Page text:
Report: Why the GCC will continue to drive growth in MENA
The GCC is ahead of MENA in terms of competitiveness. (Image credit: Hotelier Middle East)
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The GCC will continue to drive MENA growth in the short term, mainly through heavy spending on infrastructure, QNB Group said in a report Friday.
Over the next year spending on large-scale projects is expected to drive growth across the GCC. Project spending in 2014 is estimated to be $30 billion in Qatar and $25 billion in Kuwait according to an article in Saudi Gazette.
Meanwhile, Dubai’s successful bid for the World Expo 2020 and a number of new real estate developments will boost project spending in the UAE. The Saudi government alone is spending over $50 billion on infrastructure projects through its budget, which excludes significant project spending by the private sector and state-owned companies. Growth in MENA, outside the GCC, will be dependent on overcoming political uncertainties, liberalizing trade and improving competitiveness, QNB Group said.
In the GCC, investment in major infrastructure programs will continue to drive trade openness through higher imports. Further structural reforms aimed at attracting foreign investment into infrastructure, education and innovation would yield long-term gains in enhancing both trade openness and competitiveness. The GCC is already investing heavily in these areas, but further liberalization and investment incentives could bring the region in line with cutting-edge global standards.
Moreover, the report said greater integration into the global economy of the MENA ex-GCC region through increased trade openness and enhanced competitiveness could raise long-term regional growth prospects.
MENA growth is a tale of two regions, the MENA ex-GCC and the GCC acting as a locomotive of growth for other countries. High hydrocarbon production and prices have lifted export and fiscal revenue in the GCC, enabling these countries to press ahead with major infrastructure spending plans. The GCC leads the region in terms of integration into the global economy through trade openness and competitiveness. Nonetheless, structural reforms aimed at liberalizing trade and investment would most likely yield a growth dividend in the long-term across MENA, the report noted.
QNB Group estimates that real GDP growth in the GCC was 3.7 percent in 2013, compared with 1.2 percent in the rest of MENA. This is relatively sluggish compared with potential and historical average MENA growth of around 5 percent or higher. A number of MENA countries outside the GCC are undergoing political transition, creating uncertainty that deters investment, weakens short-term growth and delays much-needed reforms.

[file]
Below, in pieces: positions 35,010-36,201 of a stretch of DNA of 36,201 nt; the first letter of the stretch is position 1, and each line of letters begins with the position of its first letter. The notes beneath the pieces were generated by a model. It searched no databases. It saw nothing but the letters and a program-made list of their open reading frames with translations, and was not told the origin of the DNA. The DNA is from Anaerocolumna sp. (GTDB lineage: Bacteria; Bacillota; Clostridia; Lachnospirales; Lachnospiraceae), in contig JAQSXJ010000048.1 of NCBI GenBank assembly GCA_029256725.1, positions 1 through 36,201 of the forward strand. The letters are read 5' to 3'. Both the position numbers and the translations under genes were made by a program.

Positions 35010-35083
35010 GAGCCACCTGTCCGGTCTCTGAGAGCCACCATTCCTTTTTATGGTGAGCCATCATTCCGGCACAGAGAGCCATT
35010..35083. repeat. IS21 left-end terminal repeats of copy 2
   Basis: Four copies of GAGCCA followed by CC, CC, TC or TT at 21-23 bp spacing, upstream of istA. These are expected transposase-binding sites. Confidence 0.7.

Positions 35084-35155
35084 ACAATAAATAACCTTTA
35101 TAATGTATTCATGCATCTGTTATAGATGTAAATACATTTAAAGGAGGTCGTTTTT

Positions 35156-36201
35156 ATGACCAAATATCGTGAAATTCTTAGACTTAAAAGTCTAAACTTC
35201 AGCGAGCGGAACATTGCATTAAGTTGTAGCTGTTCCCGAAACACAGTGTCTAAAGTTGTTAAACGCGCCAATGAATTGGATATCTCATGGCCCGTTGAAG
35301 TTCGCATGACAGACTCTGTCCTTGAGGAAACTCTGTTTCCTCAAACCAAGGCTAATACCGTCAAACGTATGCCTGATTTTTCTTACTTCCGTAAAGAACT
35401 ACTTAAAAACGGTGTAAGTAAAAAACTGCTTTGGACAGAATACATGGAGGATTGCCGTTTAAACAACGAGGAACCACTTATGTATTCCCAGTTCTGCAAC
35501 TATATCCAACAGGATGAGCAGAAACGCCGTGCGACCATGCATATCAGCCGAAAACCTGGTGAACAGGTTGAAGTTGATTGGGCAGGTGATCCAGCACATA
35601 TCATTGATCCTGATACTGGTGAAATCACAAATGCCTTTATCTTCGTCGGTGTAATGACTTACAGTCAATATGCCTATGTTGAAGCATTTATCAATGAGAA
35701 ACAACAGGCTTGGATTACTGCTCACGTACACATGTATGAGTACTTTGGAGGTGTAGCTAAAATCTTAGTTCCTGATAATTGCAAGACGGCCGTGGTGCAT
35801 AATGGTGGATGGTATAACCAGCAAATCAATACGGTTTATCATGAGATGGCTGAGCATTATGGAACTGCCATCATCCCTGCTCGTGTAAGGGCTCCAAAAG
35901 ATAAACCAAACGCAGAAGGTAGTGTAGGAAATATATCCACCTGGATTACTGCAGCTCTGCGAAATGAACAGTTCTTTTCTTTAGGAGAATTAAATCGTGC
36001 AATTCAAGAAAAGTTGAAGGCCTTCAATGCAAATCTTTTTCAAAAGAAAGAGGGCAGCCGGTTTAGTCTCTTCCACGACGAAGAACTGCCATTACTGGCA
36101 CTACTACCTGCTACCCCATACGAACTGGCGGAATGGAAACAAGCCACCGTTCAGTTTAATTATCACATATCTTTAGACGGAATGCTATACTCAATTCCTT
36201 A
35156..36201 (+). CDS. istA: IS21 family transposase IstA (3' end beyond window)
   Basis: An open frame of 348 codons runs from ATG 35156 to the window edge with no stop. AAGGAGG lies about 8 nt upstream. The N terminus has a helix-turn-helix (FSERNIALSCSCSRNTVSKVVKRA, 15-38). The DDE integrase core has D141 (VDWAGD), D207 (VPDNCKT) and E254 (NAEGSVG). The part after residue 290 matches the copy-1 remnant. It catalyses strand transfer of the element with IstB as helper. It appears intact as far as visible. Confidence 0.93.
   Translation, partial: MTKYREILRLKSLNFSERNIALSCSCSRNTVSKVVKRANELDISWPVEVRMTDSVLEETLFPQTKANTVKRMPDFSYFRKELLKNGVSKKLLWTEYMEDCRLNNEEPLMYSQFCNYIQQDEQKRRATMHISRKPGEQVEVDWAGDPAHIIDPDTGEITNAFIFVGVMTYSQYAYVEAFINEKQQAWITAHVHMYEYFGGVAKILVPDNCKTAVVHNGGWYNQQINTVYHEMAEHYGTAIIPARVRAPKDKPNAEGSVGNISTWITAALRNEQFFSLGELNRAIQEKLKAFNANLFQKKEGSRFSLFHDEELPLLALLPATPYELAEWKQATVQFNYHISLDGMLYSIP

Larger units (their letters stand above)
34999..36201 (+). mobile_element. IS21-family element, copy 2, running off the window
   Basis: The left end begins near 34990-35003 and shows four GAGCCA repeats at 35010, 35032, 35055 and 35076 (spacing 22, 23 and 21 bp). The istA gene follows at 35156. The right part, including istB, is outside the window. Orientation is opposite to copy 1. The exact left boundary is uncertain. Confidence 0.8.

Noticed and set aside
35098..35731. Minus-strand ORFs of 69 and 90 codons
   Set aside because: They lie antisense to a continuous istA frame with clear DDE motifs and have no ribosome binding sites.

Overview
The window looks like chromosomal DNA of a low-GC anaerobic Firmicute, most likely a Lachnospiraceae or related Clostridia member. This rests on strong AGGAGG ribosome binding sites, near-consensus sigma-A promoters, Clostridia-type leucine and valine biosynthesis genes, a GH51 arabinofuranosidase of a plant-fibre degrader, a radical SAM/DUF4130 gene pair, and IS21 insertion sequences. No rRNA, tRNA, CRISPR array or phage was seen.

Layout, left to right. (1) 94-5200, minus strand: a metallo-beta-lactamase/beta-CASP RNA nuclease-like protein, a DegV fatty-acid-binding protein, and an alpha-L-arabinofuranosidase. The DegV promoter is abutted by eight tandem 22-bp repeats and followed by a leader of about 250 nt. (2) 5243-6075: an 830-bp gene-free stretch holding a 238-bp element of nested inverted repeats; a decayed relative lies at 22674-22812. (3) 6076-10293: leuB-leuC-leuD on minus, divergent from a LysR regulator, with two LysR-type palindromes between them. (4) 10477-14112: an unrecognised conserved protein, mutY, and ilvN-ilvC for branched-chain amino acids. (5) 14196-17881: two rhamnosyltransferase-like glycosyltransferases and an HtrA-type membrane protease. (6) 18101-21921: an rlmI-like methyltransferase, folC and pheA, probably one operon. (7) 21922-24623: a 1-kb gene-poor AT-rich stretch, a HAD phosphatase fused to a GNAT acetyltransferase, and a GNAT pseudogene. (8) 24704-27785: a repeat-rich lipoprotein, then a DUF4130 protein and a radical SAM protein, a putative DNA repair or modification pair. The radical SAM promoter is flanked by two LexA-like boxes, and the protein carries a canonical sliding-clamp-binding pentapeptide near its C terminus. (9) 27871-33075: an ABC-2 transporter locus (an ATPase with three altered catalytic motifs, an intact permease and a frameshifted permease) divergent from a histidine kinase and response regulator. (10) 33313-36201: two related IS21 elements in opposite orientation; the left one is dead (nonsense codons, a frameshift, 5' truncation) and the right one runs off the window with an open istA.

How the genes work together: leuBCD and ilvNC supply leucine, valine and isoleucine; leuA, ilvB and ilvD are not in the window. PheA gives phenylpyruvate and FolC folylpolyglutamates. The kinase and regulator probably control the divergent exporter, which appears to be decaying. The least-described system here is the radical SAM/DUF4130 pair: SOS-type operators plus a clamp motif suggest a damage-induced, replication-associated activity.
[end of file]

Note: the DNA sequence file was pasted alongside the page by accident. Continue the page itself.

However, a gradually improving political outlook in some of these countries, combined with the potential upside from economic reform, leaves room for higher short- and long-term growth across the region.
Integration into the global economy can be measured by the degree of trade openness, defined as the ratio of the sum of exports and imports of goods and services over nominal GDP. According to this measure, there is a strong positive relationship between greater integration and higher growth over the long-term. GCC countries continue to be at the top of the MENA group, partly reflecting their large hydrocarbon export sectors. However, both the GCC and the rest of MENA still demonstrate room for improvement compare to global leaders in trade openness, such as Singapore. This suggests that greater trade openness has the potential to yield a significant long-term growth dividend for MENA and can be achieved through policies to remove barriers to trade.
Competitiveness is another key aspect of global integration. The 2013-14 Global Competitiveness Index by the World Economic Forum (WEF) showed the GCC countries in the top league, with the rest of the MENA region lagging behind. This mirrors the recent economic growth performance of the MENA region.
The WEF report identified areas for enhancing competitiveness in MENA: institutional frameworks and labor markets in North Africa as well as infrastructure, innovation and competitiveness. Structural reforms aimed at improving these dimensions of competitiveness could, therefore, lead to higher sustainable growth. Greater efforts to attract investment into infrastructure, including the GCC countries, would likely yield high growth dividends in the entire region, according to QNB Group.
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